The last Primary settings tab is Power Management. Here users can adjust wake-up settings, including by timers, alarms, LAN, and AC failure. Power button settings can be adjusted, as well as options for being powered on by keyboard or mouse. The end of the BIOS, Save & Exit, does as its name suggests. You can also do a Boot Override, Save and Load settings profiles that can be located in the BIOS, or external storage in HDD (and SSD), FDD (although there isn't a FDD header), and USB devices. This makes it easy to share overclock settings with others! System defaults can be loaded here if you want to start from scratch, and the BIOS can be updated here as well.

 

 

That about sums it up for the BIOS. The following page will explain the Gigabyte Z87X-UD4H's features at length.

Gigabyte Z87X-UD4H Specifications:

CPU
Support for Intel® Core™ i7 processors/Intel® Core™ i5 processors/Intel® Core™ i3 processors/Intel® Pentium® processors/Intel® Celeron® processors in the LGA1150 package
L3 cache varies with CPU
(Please refer "CPU Support List" for more information.)
Chipset
Intel® Z87 Express Chipset
Memory
4 x 1.5V DDR3 DIMM sockets supporting up to 32 GB of system memory
* Due to a Windows 32-bit operating system limitation, when more than 4 GB of physical memory is installed, the actual memory size displayed will be less than the size of the physical memory installed.
Dual channel memory architecture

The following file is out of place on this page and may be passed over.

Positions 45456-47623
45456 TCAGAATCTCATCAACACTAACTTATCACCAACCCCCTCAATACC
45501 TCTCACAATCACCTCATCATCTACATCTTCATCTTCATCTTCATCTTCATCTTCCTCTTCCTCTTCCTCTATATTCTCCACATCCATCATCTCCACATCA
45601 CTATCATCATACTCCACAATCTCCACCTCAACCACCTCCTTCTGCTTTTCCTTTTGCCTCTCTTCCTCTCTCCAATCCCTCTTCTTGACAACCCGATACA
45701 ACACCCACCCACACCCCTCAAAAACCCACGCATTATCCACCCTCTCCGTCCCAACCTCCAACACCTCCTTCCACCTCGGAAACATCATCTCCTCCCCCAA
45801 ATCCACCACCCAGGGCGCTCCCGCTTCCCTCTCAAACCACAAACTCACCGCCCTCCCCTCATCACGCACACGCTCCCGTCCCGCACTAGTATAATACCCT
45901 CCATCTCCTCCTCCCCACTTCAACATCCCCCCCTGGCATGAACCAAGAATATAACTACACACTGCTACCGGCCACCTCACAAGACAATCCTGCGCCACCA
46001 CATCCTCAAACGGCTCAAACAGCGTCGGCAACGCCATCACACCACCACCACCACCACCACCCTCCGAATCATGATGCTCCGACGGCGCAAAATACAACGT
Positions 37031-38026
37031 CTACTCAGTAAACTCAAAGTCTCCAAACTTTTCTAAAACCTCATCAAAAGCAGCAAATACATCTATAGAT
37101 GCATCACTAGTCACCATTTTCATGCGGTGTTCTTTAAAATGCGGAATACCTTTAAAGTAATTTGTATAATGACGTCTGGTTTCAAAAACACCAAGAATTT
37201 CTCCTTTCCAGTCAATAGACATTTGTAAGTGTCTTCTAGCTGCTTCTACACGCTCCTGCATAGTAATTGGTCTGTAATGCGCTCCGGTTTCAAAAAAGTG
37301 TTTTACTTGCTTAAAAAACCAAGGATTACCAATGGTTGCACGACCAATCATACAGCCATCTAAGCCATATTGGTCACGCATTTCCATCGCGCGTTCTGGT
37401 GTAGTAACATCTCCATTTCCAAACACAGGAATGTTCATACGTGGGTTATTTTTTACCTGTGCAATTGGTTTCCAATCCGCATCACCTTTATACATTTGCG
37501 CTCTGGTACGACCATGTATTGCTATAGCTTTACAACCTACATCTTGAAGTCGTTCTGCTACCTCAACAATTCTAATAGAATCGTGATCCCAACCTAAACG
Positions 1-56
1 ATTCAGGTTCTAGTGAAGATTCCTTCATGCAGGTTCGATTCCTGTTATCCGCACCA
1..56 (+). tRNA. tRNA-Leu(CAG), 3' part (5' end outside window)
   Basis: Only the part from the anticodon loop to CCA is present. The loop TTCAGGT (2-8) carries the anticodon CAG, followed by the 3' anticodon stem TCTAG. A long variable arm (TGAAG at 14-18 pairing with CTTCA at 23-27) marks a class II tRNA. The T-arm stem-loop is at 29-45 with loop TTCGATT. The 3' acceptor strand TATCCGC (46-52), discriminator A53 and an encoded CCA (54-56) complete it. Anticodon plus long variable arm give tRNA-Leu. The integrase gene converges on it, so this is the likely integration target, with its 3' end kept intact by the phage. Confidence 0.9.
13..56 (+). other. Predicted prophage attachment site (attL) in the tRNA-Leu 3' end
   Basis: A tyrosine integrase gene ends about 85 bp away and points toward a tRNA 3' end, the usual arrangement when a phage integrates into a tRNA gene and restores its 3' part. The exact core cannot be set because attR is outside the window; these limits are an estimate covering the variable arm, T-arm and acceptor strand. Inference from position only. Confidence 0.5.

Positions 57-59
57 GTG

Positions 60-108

Support for DDR3 3000(O.C.) / 2933(O.C.) / 2800(O.C.) / 2666(O.C.) / 2600(O.C.) / 2500(O.C.) / 2400(O.C.) / 2200(O.C.) / 2133(O.C.) / 2000(O.C.) / 1866(O.C.) / 1800(O.C.) / 1600 / 1333 MHz memory modules
Support for non-ECC memory modules
Support for Extreme Memory Profile (XMP) memory modules
(Please refer "Memory Support List" for more information.)
Onboard Graphics
Integrated Graphics Processor:
1 x D-Sub port, supporting a maximum resolution of 1920x1200
1 x DVI-D port, supporting a maximum resolution of 1920x1200
* The DVI-D port does not support D-Sub connection by adapter.
1 x HDMI port, supporting a maximum resolution of 4096x2160
* Support for HDMI 1.4a version.
1 x DisplayPort, supporting a maximum resolution of 3840x2160
* Support for DisplayPort 1.2 version.
Maximum shared memory of 1 GB
Audio
Realtek® ALC898 codec
High Definition Audio
2/4/5.1/7.1-channel
Support for S/PDIF In/Out
LAN
Intel® GbE LAN chip (10/100/1000 Mbit)
Expansion Slots 1 x PCI Express x16 slot, running at x16 (PCIEX16)